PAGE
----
If the individual’s movement is lacking or particularly poor, passive assistance may be provided. A wide webbing belt or towel around the waist allows the trainer to passively extend the lumbar spine, then assisting the pelvis to lift anteriorly. I have shown the demonstration seated as it easier for the practitioner to find space in the joints rather than working in compression on the floor.


images-49Here are some Yoga Asanas demonstrating the pelvic tilt, in my teaching experience and self-practice if the facility is not there it will not automatically happen, modifications need to be given plus more rhythmic movement patterning. The forward bend asana often gets mistaken for short and tight or long and taut hamstrings, this can be a contributory factor but not the full diagnosis. Look at the lower back on this downward dog.images-51



“The physical body is not only a temple for our soul, but the means by which we embark on the inward journey toward the core.” B.K.S.Iyengar

By | 2018-05-16T13:11:20+00:00 October 28th, 2015|anatomy, Cross fit, Gyrotonic, pilates, yoga|0 Comments

About the Author:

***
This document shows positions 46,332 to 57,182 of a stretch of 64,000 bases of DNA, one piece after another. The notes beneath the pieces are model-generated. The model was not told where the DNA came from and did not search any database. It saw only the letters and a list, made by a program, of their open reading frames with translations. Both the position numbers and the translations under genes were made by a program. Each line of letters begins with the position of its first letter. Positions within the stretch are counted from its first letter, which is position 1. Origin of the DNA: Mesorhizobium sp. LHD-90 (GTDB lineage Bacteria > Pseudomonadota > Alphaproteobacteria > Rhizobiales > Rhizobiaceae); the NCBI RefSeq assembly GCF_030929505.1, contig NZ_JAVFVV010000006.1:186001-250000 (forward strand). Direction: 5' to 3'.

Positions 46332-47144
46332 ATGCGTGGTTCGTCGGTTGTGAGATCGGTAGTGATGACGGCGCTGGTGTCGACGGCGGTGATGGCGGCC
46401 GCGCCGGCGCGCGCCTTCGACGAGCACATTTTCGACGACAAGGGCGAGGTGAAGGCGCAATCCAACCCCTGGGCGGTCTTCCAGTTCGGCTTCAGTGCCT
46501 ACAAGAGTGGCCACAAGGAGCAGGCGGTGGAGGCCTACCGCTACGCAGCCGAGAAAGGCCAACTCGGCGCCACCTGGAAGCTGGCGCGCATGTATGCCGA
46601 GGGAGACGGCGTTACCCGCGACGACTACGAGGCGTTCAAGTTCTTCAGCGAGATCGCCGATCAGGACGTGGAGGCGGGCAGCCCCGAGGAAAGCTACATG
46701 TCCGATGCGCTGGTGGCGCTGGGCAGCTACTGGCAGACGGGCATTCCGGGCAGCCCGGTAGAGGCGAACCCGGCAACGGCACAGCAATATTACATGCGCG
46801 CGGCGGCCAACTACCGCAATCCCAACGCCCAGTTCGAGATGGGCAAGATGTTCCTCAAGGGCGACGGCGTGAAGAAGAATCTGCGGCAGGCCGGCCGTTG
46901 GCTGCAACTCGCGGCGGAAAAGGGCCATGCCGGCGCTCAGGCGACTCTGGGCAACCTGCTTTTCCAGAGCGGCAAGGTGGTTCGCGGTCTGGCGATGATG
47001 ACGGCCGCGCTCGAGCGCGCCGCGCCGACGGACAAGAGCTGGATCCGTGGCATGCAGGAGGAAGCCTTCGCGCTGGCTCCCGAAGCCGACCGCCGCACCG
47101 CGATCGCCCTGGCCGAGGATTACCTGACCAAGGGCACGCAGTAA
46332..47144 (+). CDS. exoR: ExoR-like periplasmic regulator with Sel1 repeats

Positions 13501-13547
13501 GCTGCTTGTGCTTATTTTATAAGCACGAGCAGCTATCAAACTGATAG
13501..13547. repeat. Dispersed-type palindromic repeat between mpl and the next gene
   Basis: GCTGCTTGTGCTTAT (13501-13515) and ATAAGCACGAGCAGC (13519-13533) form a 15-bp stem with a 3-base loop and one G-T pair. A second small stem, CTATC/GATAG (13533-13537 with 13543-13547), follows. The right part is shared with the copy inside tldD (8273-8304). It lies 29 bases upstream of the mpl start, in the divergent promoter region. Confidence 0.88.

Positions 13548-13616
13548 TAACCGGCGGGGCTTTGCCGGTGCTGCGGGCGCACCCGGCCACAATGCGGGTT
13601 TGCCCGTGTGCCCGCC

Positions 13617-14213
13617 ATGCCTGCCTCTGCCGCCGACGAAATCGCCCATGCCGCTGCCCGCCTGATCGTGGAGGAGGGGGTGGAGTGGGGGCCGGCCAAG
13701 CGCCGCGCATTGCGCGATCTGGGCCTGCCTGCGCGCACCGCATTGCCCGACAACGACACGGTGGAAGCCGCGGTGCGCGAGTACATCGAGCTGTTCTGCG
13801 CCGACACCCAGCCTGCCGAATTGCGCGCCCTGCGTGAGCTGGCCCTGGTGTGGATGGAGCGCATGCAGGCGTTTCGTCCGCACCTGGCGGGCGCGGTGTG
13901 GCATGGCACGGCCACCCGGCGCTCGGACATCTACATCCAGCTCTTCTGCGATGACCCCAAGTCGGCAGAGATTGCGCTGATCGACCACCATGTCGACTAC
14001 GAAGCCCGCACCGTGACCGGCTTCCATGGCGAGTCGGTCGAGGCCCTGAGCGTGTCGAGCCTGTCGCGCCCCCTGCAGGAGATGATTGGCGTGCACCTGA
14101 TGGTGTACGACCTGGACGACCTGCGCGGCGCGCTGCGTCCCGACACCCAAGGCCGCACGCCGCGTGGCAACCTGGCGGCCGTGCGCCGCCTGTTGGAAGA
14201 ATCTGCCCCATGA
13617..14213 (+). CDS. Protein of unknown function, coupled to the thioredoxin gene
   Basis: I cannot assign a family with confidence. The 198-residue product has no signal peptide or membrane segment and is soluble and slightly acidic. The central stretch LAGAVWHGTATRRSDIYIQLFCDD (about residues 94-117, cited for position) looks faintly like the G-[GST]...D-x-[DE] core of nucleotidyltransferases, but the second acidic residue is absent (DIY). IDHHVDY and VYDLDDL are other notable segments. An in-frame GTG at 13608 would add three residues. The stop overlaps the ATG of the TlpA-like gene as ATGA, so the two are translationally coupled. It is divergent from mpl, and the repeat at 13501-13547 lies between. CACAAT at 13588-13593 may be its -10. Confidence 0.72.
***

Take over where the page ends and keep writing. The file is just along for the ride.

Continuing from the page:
Nisha is a certified Chek practitioner and holistic lifestyle coach.Her journey started when a visiting Laban teacher introduced her to Pilates at Dance College during her first year. It's effects were forgotten but she then re discovered Pilates through Michael King eleven years later whilst running her dance school. Her background spans over 25 years with formal training in classical ballet, modern dance, tap, national choreography, stage production and theatre. Her formation includes Pilates, Thai bodywork, Yoga, GYROTONIC, GYROKINESIS and anatomical studies. Her particular interest is fascia, and the connective lines and movement patterns that allow a full moving structure rather than the isolation of bones and muscles. Her fascination with questioning the traditions of modern medicine and fascination with searching for meaningful answers has taken her in many different directions and has offered her an abundance of opportunities gaining a wealth of knowledge. “I tried many movement modalities and extended my search after experiencing fascia, because of its simplicity in movement. Quickly, I noticed my own body changing as well as the bodies of my own clients. In the last 25 years of teaching I’ve developed a workout unique to Yoga Anatomy". Throughout her studies Nisha has done numerous dissections with Julian Baker and Cery Davies and has the opportunity to take lectures and courses from Robert Schleip, Joanne Avisons, Tom Myers, Matt Wallden, Emma Lane, Gary Carter, Paul Chek, Dan Hellman, Peter Blackaby, James de Silva plus many many more Nishas teaching method promotes reflective self-discovery and provides the requirements to integrate a shift in consciousness for attaining individual goals. She maintains that an attitude of compassion, consistency and joyous humor are excellent components to growth and expanded potential. She welcomes all level of movers from the beginner to the seasoned athlete who have a desire to increase their skill potential, also teachers and students. Her specialties include assisting post rehabilitative individuals, injury prevention for dancers and athletes and advanced movement programs.